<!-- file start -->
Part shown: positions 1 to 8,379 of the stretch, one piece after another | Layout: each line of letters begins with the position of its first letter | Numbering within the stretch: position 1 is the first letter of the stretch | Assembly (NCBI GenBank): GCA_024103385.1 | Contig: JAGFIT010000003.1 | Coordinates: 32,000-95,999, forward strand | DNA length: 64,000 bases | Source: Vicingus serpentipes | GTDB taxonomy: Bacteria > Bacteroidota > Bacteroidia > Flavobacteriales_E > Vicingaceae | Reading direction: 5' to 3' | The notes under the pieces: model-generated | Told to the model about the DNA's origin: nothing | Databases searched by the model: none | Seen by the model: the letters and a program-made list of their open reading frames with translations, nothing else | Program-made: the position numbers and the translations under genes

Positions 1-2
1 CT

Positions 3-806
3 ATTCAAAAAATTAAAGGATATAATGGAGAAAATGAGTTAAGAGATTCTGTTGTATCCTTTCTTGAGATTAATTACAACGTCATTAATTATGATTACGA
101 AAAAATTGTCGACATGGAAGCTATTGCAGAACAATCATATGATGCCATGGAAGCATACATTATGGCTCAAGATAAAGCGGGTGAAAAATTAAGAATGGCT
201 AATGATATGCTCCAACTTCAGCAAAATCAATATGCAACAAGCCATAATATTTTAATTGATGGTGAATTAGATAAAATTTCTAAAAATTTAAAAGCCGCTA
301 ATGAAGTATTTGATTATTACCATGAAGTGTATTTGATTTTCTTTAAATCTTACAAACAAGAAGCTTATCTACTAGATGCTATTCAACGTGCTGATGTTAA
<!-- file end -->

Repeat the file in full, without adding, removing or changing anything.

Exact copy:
Part shown: positions 1 to 8,379 of the stretch, one piece after another | Layout: each line of letters begins with the position of its first letter | Numbering within the stretch: position 1 is the first letter of the stretch | Assembly (NCBI GenBank): GCA_024103385.1 | Contig: JAGFIT010000003.1 | Coordinates: 32,000-95,999, forward strand | DNA length: 64,000 bases | Source: Vicingus serpentipes | GTDB taxonomy: Bacteria > Bacteroidota > Bacteroidia > Flavobacteriales_E > Vicingaceae | Reading direction: 5' to 3' | The notes under the pieces: model-generated | Told to the model about the DNA's origin: nothing | Databases searched by the model: none | Seen by the model: the letters and a program-made list of their open reading frames with translations, nothing else | Program-made: the position numbers and the translations under genes

Positions 1-2
1 CT

Positions 3-806
3 ATTCAAAAAATTAAAGGATATAATGGAGAAAATGAGTTAAGAGATTCTGTTGTATCCTTTCTTGAGATTAATTACAACGTCATTAATTATGATTACGA
101 AAAAATTGTCGACATGGAAGCTATTGCAGAACAATCATATGATGCCATGGAAGCATACATTATGGCTCAAGATAAAGCGGGTGAAAAATTAAGAATGGCT
201 AATGATATGCTCCAACTTCAGCAAAATCAATATGCAACAAGCCATAATATTTTAATTGATGGTGAATTAGATAAAATTTCTAAAAATTTAAAAGCCGCTA
301 ATGAAGTATTTGATTATTACCATGAAGTGTATTTGATTTTCTTTAAATCTTACAAACAAGAAGCTTATCTACTAGATGCTATTCAACGTGCTGATGTTAA